Coming out, chilling out and welcoming in: the wonderful games of Nicky Case by Joe DonnellyPosted: 10 May 2021
Nicky Case is a Canadian indie developer whose free and readily accessible browser games challenge us to think differently on a range of sensitive subjects which can hugely impact our mental health.
Coming Out Simulator is a semi-autobiographical text-based adventure that asks players to weigh up the pros and cons of coming out to traditionalist, conservative parents. Parables of the Polygons explores collective cultural bias and how seemingly harmless decisions can have distinctly harmful consequences for segregated communities. And Adventures With Anxiety offers a unique take on exploring the body’s natural response to stress by placing players in control of anxiety itself.
When we talk about video games as learning tools, Nicky’s wholesome, intuitive and thought-provoking games are up there with the best – whether you can relate directly to their subject matters or not, their scope to educate and inform is second to none. They are personable in nature, conversational and perfectly suited as browser games, to be enjoyed free of charge at the click of a mouse.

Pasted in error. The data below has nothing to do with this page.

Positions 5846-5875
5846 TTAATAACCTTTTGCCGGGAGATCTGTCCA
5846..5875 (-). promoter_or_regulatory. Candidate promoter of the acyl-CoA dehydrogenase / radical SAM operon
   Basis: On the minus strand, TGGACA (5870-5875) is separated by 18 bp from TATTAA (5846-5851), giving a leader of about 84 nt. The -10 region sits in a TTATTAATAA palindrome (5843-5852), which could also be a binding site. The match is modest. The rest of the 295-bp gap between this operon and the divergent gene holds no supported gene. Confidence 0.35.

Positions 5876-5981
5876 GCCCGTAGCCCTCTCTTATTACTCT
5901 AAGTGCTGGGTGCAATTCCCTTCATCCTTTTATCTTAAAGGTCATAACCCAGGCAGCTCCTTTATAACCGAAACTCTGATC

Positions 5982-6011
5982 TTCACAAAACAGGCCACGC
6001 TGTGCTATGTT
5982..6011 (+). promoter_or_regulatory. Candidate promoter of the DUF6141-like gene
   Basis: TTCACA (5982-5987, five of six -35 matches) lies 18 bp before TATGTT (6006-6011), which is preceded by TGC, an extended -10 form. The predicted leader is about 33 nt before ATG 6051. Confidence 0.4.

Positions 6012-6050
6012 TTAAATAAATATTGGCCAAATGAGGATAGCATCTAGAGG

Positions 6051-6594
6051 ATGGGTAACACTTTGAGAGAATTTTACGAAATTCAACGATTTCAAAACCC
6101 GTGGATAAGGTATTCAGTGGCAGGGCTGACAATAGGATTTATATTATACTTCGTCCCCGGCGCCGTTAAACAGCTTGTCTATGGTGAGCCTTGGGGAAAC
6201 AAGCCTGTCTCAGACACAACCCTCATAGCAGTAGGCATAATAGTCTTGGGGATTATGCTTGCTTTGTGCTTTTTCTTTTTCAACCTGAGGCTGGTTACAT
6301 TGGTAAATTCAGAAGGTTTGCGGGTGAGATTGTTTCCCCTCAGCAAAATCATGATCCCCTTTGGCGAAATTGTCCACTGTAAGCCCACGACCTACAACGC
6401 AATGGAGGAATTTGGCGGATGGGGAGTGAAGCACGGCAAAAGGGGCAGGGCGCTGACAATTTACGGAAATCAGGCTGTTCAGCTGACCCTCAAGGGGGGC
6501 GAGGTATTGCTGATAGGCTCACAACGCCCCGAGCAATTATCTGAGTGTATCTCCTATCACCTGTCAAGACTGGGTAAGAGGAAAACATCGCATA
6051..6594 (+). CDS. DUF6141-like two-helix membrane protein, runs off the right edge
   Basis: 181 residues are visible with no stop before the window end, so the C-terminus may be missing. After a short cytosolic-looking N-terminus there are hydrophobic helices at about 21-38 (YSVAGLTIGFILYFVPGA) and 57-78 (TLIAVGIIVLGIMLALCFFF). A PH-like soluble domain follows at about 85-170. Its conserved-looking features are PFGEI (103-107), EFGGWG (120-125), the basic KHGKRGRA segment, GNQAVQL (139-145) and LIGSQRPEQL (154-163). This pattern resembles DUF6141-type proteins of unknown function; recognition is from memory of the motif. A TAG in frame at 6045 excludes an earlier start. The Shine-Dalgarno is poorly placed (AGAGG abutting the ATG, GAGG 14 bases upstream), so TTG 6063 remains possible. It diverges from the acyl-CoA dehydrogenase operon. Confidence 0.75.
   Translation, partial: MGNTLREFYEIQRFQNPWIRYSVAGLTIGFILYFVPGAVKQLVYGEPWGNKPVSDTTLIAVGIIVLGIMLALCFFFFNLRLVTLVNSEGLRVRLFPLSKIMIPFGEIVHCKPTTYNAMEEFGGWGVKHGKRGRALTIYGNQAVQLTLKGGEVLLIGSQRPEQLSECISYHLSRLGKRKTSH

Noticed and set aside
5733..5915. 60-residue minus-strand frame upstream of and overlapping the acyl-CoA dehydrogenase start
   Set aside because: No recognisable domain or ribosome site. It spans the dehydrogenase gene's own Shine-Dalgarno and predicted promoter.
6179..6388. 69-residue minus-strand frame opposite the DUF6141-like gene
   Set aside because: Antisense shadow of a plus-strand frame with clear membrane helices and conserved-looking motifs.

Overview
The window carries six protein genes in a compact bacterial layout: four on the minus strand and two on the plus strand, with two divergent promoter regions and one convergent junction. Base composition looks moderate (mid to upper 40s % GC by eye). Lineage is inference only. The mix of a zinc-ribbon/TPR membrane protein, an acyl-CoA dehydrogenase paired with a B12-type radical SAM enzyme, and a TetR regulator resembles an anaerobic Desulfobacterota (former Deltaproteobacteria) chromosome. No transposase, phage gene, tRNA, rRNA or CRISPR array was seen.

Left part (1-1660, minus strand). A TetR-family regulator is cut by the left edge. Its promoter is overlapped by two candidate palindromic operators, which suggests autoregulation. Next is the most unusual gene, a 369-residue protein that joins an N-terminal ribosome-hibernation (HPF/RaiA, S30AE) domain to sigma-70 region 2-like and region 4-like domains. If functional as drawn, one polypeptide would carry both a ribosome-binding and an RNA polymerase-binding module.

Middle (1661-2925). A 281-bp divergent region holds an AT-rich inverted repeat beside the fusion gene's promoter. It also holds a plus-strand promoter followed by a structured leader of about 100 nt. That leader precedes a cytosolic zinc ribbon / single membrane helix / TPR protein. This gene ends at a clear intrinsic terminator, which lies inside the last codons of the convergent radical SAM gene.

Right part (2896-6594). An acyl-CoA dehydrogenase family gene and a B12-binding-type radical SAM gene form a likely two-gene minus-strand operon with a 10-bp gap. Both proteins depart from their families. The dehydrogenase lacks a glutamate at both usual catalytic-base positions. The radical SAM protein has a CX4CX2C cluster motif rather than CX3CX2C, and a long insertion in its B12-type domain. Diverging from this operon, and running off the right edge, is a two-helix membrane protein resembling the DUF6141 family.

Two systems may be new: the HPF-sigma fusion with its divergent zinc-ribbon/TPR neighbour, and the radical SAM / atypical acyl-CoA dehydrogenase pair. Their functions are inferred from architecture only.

Here, we examine what makes each game tick and stand out from the crowd.
Coming Out Simulator
Coming Out Simulator claimed first prize at the NR8 Game Jam in 2014, under the theme “stepping outside your comfort zone”. Pulling from Case’s own lived experience, the game introduces its themes subtly at first – via dialogue prompts, players can choose how they broach the subject of coming out: either gingerly, matching their parents’ reprehension; or by doing so with vociferous defiance, rebelling against their parents’ outmoded outlook.
What unfolds is an often comical, sometimes sad, but always enlightening tale which shines a light on narrowmindedness, confidence and courage through the lens of sexuality, being yourself and being accepted for who you are.
As a straight male who grew up in Glasgow in the 1990s, my exposure to the LGBTQ+ scene was limited. Activities or actions which were perceived as different or other were often billed as “gay”, “bent” or “queer”, and while not intended as homophobic slurs, that’s exactly what they are. Games like Coming Out Simulator can help cement the rejection of casual homophobia.
I consider myself a rational-minded person, which means I’ve always appreciated the personal and social challenges coming out must present those who strive to do so. But Coming Out Simulator really helped me understand it – at least, as much as I could from a heterosexual standpoint. By putting me in the shoes of a gay character, I was in turn better able to empathise with the scenario. To this end, it’s no surprise Case has received tonnes of positive feedback from players who’ve found themselves in similar situations in real life.
Parables of the Polygons
Parables of the Polygons is a collaboration between Nicky Case and indie developer Vi Hart which is based on the work of game theorist and Nobel Prize winner Thomas Schelling. In his 1971 academic paper titled ‘Dynamic Models of Segregation’, Schelling outlined how a small preference to live next door to neighbours of the same colour could result in the complete segregation of entire communities – illustrated crudely by coins and graph paper.